I got home, took off my boots, picked up my dog, carried him up the stairs, which clearly took all of my energy because I then got into bed in my black suede skinny jeans and Oscar de la Renta sweater and didn’t wake up until my business partner called me the next morning to chat about what we were going to say on our conference calls we had in a few minutes. One of these calls was with Midwest Living Magazine. They are including our company in an article about making brave and bold design choices. So, the last question they asked us in the interview was for each of us to define what the word brave meant to us. My business partner’s response was, “Being brave is knowing what you want in your life and doing whatever it takes to make that life happen for yourself.”

So perfectly put. And that is what dream guy and I did last night. He was honest about what was best for him in his world right now and I was honest about what I wanted as well.

And just to be clear, this guy is an impressive, kind human being. Somehow, I still think really highly of him. I truly hope that he becomes “okay” with all of this romance stuff and finds what he is looking for. He deserves it. And, I do too.

So, this is the most honest account and description that I can come up with for you about being single in your 30s. All of my other drafts were about attending dinner parties alone and having all of your friends go on couples trips that you would have been on but are no longer invited to.  

But, really, it’s about finding your identity and owning your independence and most importantly, taking care of yourself, first – owning your island. It’s about absorbing all of the “supportive” comments and making something of them. Life in your 30s is real and it’s about respecting not only yourself, but what others need at this point in their life too – it’s pretty cool. I’m writing this and realizing that every stage in life shares this trait, and I am willing to own the fact that I’m privileged to be having this realization right now. Being single in your 30s entails all sorts of being happy for others when you are jealous, and in equal parts, digging deep and believing that the life that you are working hard to create for yourself, and are proud of, is still acceptable when your closest friends look at you like you’re an alien.

Life is hard and great at every stage, I’m not going to act like I’m lucky because I only have to do one person’s laundry or that no one eats my leftovers – that’s just silly. I, just like everyone, am lucky at this stage in my life because it’s mine and I get to do what I want with it. Although we can’t always control what happens in our lives, I hope we can all feel brave and empowered enough to know what we truly want and make a promise to ourselves that we’ll do whatever it takes to make that happen. Even if the first step toward that is just being honest with ourselves. 

Image sources: 1 / 2 / 3


Jennifer Jorgensen is an Interior Architect, Designer, and Co-Founder of  She She, a wallpaper company. In her spare time,  she focuses on the local art scene and frequently heads to the Walker Art Center to give tours. She’s also helping to launch a new contemporary art space, Platform Mpls. All additional time is spent watching New Girl re-runs with her miniature Pekingese, the King of Kingfield, Gremlin Jorgensen.

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  • Thank you for this post. This is something I can relate to with being in my 30s. It’s just reminder that we all have figure what we want individually and be adaptable to what comes our way.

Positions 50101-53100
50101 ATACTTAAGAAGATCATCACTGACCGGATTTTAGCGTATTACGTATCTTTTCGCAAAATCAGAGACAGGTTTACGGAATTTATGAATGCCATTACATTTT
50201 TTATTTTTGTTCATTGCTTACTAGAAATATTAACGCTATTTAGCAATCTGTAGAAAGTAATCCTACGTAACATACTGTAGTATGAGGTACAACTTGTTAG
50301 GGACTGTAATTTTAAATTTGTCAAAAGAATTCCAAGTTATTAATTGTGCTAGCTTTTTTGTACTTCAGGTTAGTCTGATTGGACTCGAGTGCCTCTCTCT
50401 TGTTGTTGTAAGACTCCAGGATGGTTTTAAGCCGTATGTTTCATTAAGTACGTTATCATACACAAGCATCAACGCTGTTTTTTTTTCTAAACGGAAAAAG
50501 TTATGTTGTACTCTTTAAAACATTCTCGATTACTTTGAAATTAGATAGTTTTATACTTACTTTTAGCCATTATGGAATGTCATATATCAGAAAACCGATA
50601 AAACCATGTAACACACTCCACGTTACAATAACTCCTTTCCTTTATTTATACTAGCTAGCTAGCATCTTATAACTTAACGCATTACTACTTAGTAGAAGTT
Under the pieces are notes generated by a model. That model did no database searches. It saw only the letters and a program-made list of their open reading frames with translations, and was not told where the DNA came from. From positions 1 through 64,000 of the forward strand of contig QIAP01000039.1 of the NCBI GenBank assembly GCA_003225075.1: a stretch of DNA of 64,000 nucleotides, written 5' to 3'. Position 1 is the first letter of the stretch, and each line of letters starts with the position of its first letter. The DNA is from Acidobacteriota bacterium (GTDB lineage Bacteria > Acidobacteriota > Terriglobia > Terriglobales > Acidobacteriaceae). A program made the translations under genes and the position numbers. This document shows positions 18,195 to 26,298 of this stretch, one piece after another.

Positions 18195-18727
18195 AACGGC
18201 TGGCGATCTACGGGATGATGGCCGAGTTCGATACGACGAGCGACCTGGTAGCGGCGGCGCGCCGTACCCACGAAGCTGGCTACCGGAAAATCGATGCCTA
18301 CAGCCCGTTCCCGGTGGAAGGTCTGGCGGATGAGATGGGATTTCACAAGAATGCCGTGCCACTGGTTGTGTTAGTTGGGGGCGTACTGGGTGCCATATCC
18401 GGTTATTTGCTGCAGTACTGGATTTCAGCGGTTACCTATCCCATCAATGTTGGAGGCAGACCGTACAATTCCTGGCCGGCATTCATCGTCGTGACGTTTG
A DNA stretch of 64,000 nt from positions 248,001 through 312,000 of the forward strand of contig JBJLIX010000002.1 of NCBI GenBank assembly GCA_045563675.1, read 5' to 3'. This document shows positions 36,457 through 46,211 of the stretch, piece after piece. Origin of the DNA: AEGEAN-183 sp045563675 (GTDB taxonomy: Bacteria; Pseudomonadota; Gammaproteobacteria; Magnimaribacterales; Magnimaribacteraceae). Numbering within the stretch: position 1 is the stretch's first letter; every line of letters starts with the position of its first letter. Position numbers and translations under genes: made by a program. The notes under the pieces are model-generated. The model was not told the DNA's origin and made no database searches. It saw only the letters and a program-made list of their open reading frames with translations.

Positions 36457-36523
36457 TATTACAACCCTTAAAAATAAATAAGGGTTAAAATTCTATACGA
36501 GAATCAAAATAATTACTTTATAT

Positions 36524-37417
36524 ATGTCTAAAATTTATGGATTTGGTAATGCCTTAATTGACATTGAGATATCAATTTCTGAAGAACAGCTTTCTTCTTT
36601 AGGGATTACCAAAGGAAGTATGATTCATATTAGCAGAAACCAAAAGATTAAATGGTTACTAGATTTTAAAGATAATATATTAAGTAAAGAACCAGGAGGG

• Thank you so much for honest account of the courage to walk away. I’ve been in a few long term relationships and find myself single as I just enter into my 30s. It’s almost as if the moment I turned 30, I also turned a corner in not putting up with the BS of dating anymore. Especially now as I am facing a cancer prognosis I would wish on no one, I find myself selfishly weeding out the relationships that matter, the ones that don’t, and the new ones I want to pursue with a discerning eye for time and emotional investment. Is it possible to even date when you are undergoing life-saving treatment? What am *I* getting out of this? Maybe that’s what switches in pursuing relationships in your 30s/beyond—a realization that you are making time for those that make your life richer, more fulfilling, and more meaningful… and vice-versa.

  • What a beautiful article. There’s something different about dating while being in my 30s. Every relationship I had in my 20s, no matter how much love I felt, was fine to walk away from after a few days or weeks. But in my 30s, I’m still struggling months later after my breakup up and dating new people sounds so demanding for the emotions that come with that I’m not sure I’m ready for it. I’ve even been trying to write an article on my blog about my breakup and I have to stop myself each time because it messes me up. I love growing old and knowing that I get more and more life experience but I would definitely skip on how serious and demanding relationships have become at my age!

  • Thanks for this. I’m also in my 30s and just had things end with a guy who I felt that ‘it’ for, that ease that you always hear people talk about. It sucks, I’m disappointed (seeing him on the street yesterday and remembering how handsome he is didn’t help), but it has to be the right time. It doesn’t mean it will never happen, it jus means not right now.

  • So dating when you are in your 30s (I am) means dating selfish assh*les? Because as far as I know men like that have no age, you can find them at 20, 30, 40, 50, 60, 70…

  • This was such a beautiful post. And I related with it on so many levels. After being in a relationship for 12 years, it just had to end this year, leaving me upside down in my world. My husband of 7 and my friend for 12 years, just put an end on our relationship. Being 36 and single is so weird. Then I just happened to fall in love with a good friend of mine and he’s exactly the guy in this story. Being single is now a challenge I’m taking with open arms to focus on myself and on my business. Thanks for this!